“Being an alpha male, I didn’t react well,” he admits. “My girlfriend walked in and tapped me on the head. My behavior was outrageous and many people would have behaved in the same way.
“To me, it brings up the proverbial question – if my son were gay how would I react, would I love him unconditionally?”
Johnson feels that coming out is hard for anyone, but is particularly difficult in the African-American community where religion is such an important factor. He doesn’t have any gay people in his own family – “yet,” he says, although he thinks it is inevitable.
Although Johnson is not gay, he thinks sexual orientation is something society needs to accept.
“People do need to be judged by their character and who they are,” he says.
A lawyer whose first play dealt with Christianity, Johnson hopes to take this show to Charlotte next and then to several theater companies in California.
Children’s favorites revisited
Serenbe Playhouse’s three-play summer season gets underway this weekend with a new adaptation of “The Velveteen Rabbit,” directed by Brian Clowdus, the company’s artistic director. Serenbe Playhouse uses outdoor settings to stage their productions and the director feels exterior locations are perfect for this work.
Rachel Teagle has adapted the original story by Margery Williams and modernized it. It’s been updated to a Civil War-era Savannah, where a young boy gets a gift of a stuffed rabbit from his nanny.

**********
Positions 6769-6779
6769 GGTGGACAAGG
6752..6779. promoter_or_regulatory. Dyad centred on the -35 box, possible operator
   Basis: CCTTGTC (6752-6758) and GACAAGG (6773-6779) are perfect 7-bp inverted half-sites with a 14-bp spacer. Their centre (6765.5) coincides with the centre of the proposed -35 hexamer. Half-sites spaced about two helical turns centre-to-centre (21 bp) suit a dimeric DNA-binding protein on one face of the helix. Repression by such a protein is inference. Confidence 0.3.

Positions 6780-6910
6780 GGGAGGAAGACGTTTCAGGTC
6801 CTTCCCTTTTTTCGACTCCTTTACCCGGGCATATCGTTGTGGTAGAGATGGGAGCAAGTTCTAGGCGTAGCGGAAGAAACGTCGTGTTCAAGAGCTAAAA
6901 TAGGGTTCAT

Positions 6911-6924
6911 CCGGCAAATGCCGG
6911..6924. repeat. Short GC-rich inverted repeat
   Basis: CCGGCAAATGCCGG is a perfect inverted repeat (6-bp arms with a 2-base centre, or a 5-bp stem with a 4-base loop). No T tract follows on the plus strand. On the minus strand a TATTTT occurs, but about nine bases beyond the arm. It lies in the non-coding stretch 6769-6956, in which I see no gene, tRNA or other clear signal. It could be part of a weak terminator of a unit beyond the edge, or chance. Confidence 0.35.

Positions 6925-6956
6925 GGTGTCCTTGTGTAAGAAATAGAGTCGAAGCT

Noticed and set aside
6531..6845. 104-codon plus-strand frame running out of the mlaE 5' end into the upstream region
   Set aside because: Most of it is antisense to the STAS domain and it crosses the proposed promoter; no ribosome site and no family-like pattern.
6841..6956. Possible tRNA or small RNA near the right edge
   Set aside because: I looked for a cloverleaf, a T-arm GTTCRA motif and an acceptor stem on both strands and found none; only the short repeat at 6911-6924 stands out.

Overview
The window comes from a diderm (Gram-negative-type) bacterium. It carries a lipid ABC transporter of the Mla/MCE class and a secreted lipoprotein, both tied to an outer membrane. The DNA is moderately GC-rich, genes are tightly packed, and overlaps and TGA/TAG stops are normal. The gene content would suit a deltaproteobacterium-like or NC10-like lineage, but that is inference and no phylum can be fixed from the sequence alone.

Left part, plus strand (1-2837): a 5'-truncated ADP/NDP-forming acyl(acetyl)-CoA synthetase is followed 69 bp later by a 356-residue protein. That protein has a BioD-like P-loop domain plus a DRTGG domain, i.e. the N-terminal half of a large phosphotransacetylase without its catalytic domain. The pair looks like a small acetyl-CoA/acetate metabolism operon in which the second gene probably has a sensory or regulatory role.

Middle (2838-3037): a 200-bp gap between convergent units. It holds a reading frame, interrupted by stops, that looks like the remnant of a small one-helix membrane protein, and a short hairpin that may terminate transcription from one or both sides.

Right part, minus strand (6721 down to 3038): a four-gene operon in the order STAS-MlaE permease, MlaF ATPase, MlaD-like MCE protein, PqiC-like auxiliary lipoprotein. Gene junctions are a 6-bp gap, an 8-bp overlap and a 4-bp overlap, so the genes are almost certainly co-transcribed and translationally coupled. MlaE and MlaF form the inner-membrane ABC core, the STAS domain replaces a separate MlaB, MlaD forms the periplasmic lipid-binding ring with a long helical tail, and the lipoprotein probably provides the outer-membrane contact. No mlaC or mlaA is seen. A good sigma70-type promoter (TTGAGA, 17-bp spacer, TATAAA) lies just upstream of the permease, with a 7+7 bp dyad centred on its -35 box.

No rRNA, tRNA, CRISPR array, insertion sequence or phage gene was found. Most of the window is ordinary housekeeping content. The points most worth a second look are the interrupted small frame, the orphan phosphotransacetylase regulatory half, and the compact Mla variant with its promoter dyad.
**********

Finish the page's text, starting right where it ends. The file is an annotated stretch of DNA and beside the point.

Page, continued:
Gay audiences can relate, Clowdus feels, to the story of an unconventional family here. The character of the Bunny, too, is identifiable: He has long been ostracized and gets the courage to accept himself for who he is and that he can be loved, says Clowdus, who is gay and also directs Serenbe’s upcoming version of “Hair.”
Finally, when the Center for Puppetry Arts debuts a new version of “The Cat in the Hat” next week, it does so with a gay actor in the cast — Aaron Gotlieb, who portrays The Fish.
The actor, who has been a regular at the Center for many years now, feels gay and straight audiences, as well as children and adults, will enjoy Jon Ludwig’s adaptation of the Dr. Seuss classic.
“It is everyone’s rainy afternoon story — a universe to fill, the house to keep you going when you are five and are your parents are away,” says Gotlieb.
The character of The Fish acts somewhat as the voice of reason, says the actor, when the Cat character enters the picture and almost literally turns the house upside down.
“The Cat in the Hat” was originally produced by the National Theatre of Great Britain before heading to the U.S.
Through June 16 at Actor’s Express
Gay director Freddie Ashley helms this tale of four writers getting more than they bargained for during a writing class lead by a world-class author.
“The Book Club Play”
Through June 23 at Horizon Theatre
A closeted gay man is part of the ensemble in this comedy about six friends/colleagues whose book club proceedings become part of a documentary.
June 15 at Arts Exchange
This bawdy romp through Shakespeare’s “The Tempest” features jugglers, dancers, drummers and more.
Top photo: Serenbe Playhouse brings ‘The Velveteen Rabbit’ to its unique outdoor setting, starting June 7. (Photo courtesy Serenbe Playhouse)